More lists. More lists. Need to invent more images, memorize more lists. One a day, with a review of yesterday’s and the one from the beginning of the week, would seem appropriate, and a review of all of them at the end of the week.

I wonder how long you can let something “sit” without refreshing it, and still remember, say, 90% of it?

Petit Perception:

At last, some good news! I’m noticing a quantum leap in my involvement in everyday life after one week of practice. Last night, I saw Marissa drop a piece of sausage in the stir-fried vegetables, and I got it with my chopsticks before she did. My ears perk up at the slightest sound of the kettle or the soup boiling over, and like a shot I’m at the stove and taking care of it. Marissa is already relying on me to know where her glasses are whenever they aren’t on her face.

And it’s not just her. We played a round of room survey in the bar the other night, one of my students, two friends, and I, and they were amazed that I could describe the three people behind me without looking, because I’d clocked them as I sat down. I’m amazing myself, really, because now I see things that I passed by so often before. Diwang glitters in the night, and I never knew. There’s a mahjongg gambling den just down the street that I never saw before. I haven’t been working it, and I can even smell more clearly.

However, I noticed myself falling into a rut when it came to the clocks somewhere about Thursday, always “what color was it?” So I started grilling myself on variations: cut of the jacket, then? Number? How about the person next to him, was it a man or a woman? What are they doing? Hairstyle?

And, having overlooked it six times now, last night, I finally sat down and room surveyed the café where I do work.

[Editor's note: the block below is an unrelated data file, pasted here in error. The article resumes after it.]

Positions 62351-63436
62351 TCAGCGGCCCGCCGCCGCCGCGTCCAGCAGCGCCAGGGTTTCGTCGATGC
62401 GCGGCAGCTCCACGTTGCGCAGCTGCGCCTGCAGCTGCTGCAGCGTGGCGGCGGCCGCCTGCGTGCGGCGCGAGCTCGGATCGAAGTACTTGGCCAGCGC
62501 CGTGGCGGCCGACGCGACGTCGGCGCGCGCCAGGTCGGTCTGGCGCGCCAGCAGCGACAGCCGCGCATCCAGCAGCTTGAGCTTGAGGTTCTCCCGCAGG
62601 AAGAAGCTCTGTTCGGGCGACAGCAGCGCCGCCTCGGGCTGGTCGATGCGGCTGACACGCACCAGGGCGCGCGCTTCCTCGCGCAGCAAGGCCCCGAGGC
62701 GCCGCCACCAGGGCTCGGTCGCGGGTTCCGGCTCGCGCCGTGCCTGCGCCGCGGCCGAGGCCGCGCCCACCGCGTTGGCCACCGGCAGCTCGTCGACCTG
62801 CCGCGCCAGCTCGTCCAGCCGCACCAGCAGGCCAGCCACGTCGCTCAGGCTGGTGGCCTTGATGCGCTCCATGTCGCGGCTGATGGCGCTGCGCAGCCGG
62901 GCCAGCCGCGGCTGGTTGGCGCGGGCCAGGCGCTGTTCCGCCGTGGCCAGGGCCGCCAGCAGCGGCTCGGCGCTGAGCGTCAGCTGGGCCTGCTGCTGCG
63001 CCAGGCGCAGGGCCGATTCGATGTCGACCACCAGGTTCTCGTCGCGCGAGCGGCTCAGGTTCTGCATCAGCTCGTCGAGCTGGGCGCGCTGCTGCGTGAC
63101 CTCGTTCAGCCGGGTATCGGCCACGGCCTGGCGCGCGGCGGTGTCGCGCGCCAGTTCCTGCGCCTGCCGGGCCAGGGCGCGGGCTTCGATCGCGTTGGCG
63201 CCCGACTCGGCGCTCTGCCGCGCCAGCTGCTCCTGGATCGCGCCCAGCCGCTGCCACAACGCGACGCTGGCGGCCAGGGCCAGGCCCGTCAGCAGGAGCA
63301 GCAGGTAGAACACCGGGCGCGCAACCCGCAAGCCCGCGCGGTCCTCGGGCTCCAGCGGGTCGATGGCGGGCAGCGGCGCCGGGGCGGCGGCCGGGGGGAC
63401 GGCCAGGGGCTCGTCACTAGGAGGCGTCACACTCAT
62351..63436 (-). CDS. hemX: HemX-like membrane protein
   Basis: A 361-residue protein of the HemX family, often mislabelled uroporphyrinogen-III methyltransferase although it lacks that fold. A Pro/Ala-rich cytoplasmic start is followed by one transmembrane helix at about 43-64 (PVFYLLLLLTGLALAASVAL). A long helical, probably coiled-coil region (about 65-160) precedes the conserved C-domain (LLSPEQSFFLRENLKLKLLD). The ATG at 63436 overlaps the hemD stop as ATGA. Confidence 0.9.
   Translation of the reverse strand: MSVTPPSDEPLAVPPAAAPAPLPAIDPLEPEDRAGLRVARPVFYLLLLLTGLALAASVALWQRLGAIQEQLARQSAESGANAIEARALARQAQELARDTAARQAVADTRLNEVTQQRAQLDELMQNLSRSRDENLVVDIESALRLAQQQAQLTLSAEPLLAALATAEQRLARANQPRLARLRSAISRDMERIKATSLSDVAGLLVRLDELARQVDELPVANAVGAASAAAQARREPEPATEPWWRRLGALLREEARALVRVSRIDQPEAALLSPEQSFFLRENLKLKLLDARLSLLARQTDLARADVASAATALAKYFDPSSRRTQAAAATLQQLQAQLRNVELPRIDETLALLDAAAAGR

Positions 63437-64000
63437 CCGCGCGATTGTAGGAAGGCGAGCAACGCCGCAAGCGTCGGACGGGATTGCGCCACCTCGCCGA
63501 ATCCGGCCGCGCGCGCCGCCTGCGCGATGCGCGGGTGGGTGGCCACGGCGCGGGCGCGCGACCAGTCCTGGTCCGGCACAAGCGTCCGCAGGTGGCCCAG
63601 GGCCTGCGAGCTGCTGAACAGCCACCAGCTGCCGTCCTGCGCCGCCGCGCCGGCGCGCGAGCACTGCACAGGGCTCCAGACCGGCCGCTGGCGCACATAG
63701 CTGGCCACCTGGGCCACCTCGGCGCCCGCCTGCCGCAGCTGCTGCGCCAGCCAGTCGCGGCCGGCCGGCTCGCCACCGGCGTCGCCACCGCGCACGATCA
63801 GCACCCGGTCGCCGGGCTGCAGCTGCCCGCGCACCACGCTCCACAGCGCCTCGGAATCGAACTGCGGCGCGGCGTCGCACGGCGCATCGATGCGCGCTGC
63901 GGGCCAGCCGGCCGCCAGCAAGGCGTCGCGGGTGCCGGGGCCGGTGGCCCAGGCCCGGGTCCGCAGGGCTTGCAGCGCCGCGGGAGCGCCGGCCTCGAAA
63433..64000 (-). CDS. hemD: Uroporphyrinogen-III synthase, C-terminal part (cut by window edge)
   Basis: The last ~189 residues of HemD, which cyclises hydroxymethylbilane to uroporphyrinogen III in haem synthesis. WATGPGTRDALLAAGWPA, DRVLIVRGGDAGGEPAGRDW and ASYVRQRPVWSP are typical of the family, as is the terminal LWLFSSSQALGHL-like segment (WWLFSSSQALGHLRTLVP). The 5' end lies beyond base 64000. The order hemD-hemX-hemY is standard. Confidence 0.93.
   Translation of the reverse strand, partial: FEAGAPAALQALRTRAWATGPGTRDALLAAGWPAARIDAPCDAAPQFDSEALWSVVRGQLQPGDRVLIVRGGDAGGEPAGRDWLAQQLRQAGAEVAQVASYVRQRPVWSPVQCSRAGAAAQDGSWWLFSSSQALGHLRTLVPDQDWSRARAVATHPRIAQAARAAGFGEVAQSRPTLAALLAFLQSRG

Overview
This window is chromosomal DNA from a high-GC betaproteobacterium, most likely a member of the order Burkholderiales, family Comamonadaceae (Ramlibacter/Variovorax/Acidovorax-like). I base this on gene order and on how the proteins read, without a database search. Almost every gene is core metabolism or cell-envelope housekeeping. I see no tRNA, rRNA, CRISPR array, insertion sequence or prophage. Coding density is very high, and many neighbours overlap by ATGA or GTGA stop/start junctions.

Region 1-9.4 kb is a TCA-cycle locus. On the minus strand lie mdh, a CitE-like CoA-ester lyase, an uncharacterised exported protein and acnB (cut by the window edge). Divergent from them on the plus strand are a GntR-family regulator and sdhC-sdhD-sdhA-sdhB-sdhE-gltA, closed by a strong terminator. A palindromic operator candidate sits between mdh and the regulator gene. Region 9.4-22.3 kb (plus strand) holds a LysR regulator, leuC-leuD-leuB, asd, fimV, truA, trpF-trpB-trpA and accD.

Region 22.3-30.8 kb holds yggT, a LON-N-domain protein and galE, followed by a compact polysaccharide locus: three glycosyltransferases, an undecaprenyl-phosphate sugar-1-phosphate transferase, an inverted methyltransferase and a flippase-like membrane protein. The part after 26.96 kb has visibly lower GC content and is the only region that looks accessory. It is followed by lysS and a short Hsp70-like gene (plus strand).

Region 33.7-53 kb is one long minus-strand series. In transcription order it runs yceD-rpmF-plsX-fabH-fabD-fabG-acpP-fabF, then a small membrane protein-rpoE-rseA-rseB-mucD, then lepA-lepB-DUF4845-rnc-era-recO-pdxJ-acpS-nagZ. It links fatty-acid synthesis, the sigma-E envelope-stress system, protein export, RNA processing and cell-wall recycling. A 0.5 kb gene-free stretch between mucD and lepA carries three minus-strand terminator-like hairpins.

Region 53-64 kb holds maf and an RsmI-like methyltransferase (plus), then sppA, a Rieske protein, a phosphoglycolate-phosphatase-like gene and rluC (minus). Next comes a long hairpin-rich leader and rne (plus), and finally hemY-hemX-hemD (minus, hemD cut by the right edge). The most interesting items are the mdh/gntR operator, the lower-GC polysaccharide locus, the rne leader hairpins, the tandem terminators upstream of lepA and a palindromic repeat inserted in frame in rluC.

I’m still amazed.

At everything I miss.


Coughed and stumbled on Wednesday, but got back up again. Need to work harder on mnemonics, longer on meditation, and vary my petit perception practice a bit more. Harry Kahne, if I remember right, will look after himself just fine.

How about you? Have you been keeping notes, keeping track? Let us see them! Let us know how you’ve been doing, what you’ve noticed about yourself and your practice. I started all this so that no one of us need feel alone.


About R. Jean Mathieu

They say he speaks five languages, was conceived on a chess board, and once seduced a tong boss' daughter and lived to tell the tale. All we know is, he's called Roscoe. You can find more scurrilous lies at and buy his books at View all posts by R. Jean Mathieu

4 responses to “Roscoe Learns to Think – The First Week In Review

  • thalass

    I tried the meditation and the simuflow today. I forced my way through the fifty lines of reverse alphabet, and before that did ten minutes of meditation. The meditation was interesting, because at around 8:30 the prevailing intruding thought was that ten minutes was up, and my phone had failed me. But when i opened my eyes, and leaned forward to wake it up, it felt like i was moving and thinking through molasses.

    Before that moment my mind felt quite normal. It was the usual story of a difficult to quiet mind (though it was getting better by around eight minutes), until i tried to reenter the real world. The molasses effect wore off after a few seconds, but it was interesting. Both my arms and my mind felt slow.

    I didn’t do anything else, though. Not enough time with chores and such. I did try a line of reversed anglicised futhorc to liven the simuflow up a bit – which worked fine but screwed my next few lines of latin-english alphabet! haha

  • Wraith

    I actually ended up getting my meditation done in the steamroom at the gym this morning, of all places. Warm, dimly lit room and slight white-noise hissing really made it easy to separate what was me from what was around me.

  • rmathieu

    Try doing the petit perceptions, thal. Most of them are nigh-instantaneous. Interesting effect, though…I wonder why you feel it and I don’t?

    And wraith, I find it interesting that warmth and darkness actually helped you distinguish. They make me kind of ‘fuzz out’ (which would explain why I like showering in the dark, I guess).

  • Billdo

    I found this by looking into Harry Kahne. What types of mnemonics have you been studying. And the meditation? I’m interested in what you’re doing.